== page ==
Published online by Cambridge University Press: 06 October 2020
OF ALL THE MANY AND VARIED sources available to late-medieval historians, few have proved as useful, or as controversial, as the records of central government taxation. These records, with their long lists of taxpayers and the sums they paid, generally arranged by parish or township within hundreds and counties, have long been a staple source of information and insight. For genealogists and family historians, they can provide a rich source of names, particularly in the early-modern period, showing where people were living at particular times and, where the records survive, allowing generations of families to be traced over time in a particular place or region. For local historians, they provide snapshots of places at specific points in their history and development, giving at least some idea of the local population, the wealth of the place, and how settlements expanded, contracted, and in some cases disappeared entirely. For economic and social historians, for whom the specific individual details are generally less important than the wider picture, these documents can give insights into issues such as the relative sizes of the populations of places over time, and their actual and relative wealth and economic prosperity. And these records can also be used to study broader topics, such as the mobility of the medieval population, with the topographical surnames listed in these records giving strong indications of the origins of taxpayers or their ancestors, whether from neighbouring towns and villages, other parts of England, or overseas.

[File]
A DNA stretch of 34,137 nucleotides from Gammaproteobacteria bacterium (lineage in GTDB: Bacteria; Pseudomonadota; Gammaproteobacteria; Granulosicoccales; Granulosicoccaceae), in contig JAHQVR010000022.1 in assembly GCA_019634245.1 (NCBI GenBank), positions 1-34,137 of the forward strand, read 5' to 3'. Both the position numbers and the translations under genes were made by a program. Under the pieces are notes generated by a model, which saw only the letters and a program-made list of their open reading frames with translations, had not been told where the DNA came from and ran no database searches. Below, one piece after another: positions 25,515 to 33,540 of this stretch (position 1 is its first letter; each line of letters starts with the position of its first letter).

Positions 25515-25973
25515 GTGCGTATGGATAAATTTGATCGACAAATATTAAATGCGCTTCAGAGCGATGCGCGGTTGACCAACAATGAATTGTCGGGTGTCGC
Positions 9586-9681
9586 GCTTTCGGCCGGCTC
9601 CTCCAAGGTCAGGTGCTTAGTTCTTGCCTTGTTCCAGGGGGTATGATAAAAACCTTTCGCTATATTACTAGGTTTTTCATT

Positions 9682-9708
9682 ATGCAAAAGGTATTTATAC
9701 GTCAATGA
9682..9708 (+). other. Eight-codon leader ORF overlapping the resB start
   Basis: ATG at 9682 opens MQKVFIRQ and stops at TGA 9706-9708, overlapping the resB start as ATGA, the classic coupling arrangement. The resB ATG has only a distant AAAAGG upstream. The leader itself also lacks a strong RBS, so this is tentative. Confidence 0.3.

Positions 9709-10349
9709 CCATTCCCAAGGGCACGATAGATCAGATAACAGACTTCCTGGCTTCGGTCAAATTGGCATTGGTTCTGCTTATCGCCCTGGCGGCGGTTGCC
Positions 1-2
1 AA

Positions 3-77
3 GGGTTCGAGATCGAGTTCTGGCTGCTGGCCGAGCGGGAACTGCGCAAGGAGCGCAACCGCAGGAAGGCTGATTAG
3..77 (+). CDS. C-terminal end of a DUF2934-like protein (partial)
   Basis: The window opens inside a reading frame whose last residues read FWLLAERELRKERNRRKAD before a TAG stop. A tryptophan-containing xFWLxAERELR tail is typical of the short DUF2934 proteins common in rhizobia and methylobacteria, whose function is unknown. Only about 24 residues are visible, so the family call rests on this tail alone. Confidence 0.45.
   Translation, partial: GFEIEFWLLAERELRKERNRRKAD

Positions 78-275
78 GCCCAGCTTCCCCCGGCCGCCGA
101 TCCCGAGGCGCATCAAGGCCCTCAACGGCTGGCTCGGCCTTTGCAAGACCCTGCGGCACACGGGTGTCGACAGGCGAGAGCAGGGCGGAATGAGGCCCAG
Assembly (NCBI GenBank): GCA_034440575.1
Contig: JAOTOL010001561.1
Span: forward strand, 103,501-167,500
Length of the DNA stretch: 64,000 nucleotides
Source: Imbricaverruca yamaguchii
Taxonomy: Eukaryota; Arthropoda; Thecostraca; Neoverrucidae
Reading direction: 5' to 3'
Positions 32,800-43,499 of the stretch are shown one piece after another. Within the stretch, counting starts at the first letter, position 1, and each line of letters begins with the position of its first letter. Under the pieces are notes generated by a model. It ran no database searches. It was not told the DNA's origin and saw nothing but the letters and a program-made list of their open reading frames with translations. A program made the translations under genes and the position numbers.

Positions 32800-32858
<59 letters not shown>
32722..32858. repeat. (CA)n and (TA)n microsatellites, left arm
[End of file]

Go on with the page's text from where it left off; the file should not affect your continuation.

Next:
Historical and antiquarian societies, conscious of the huge amounts of information contained in such records, have been only too keen to publish transcribed taxation lists in their volumes. They provided a regular source of material for Victorian journals, and various national and local societies continue to publish editions to this day. For instance, between 1998 and 2005, the British Academy published Carolyn Fenwick's monumental editions of the extant records of the fourteenth-century poll taxes, and as recently as 2014, the Hampshire Record Society published an edition of the 1327 lay subsidy assessment for that county. The Centre for Hearth Tax Research at the University of Roehampton has also edited and published large numbers of documents from that tax from the late seventeenth century, as well as using the returns to produce various studies based on the information they contain.